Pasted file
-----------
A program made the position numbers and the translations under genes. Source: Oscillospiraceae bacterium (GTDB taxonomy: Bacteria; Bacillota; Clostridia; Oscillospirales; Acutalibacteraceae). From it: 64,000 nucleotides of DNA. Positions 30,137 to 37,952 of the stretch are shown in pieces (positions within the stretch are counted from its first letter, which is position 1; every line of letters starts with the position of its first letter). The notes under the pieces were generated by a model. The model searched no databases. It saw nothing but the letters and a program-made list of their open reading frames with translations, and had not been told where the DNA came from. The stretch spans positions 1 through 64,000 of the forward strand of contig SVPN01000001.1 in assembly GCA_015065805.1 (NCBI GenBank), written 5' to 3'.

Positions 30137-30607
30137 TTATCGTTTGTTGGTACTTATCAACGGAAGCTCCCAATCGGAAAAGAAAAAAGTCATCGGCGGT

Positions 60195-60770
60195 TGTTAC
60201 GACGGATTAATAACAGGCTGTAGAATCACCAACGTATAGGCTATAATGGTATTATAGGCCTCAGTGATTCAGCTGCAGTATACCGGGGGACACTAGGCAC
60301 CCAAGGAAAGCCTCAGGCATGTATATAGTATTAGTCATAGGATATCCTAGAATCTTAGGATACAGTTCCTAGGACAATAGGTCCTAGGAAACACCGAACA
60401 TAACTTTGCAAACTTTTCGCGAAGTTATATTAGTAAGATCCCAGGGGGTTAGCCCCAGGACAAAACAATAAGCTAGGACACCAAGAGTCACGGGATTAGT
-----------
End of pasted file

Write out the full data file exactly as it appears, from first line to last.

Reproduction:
A program made the position numbers and the translations under genes. Source: Oscillospiraceae bacterium (GTDB taxonomy: Bacteria; Bacillota; Clostridia; Oscillospirales; Acutalibacteraceae). From it: 64,000 nucleotides of DNA. Positions 30,137 to 37,952 of the stretch are shown in pieces (positions within the stretch are counted from its first letter, which is position 1; every line of letters starts with the position of its first letter). The notes under the pieces were generated by a model. The model searched no databases. It saw nothing but the letters and a program-made list of their open reading frames with translations, and had not been told where the DNA came from. The stretch spans positions 1 through 64,000 of the forward strand of contig SVPN01000001.1 in assembly GCA_015065805.1 (NCBI GenBank), written 5' to 3'.

Positions 30137-30607
30137 TTATCGTTTGTTGGTACTTATCAACGGAAGCTCCCAATCGGAAAAGAAAAAAGTCATCGGCGGT

Positions 60195-60770
60195 TGTTAC
60201 GACGGATTAATAACAGGCTGTAGAATCACCAACGTATAGGCTATAATGGTATTATAGGCCTCAGTGATTCAGCTGCAGTATACCGGGGGACACTAGGCAC
60301 CCAAGGAAAGCCTCAGGCATGTATATAGTATTAGTCATAGGATATCCTAGAATCTTAGGATACAGTTCCTAGGACAATAGGTCCTAGGAAACACCGAACA
60401 TAACTTTGCAAACTTTTCGCGAAGTTATATTAGTAAGATCCCAGGGGGTTAGCCCCAGGACAAAACAATAAGCTAGGACACCAAGAGTCACGGGATTAGT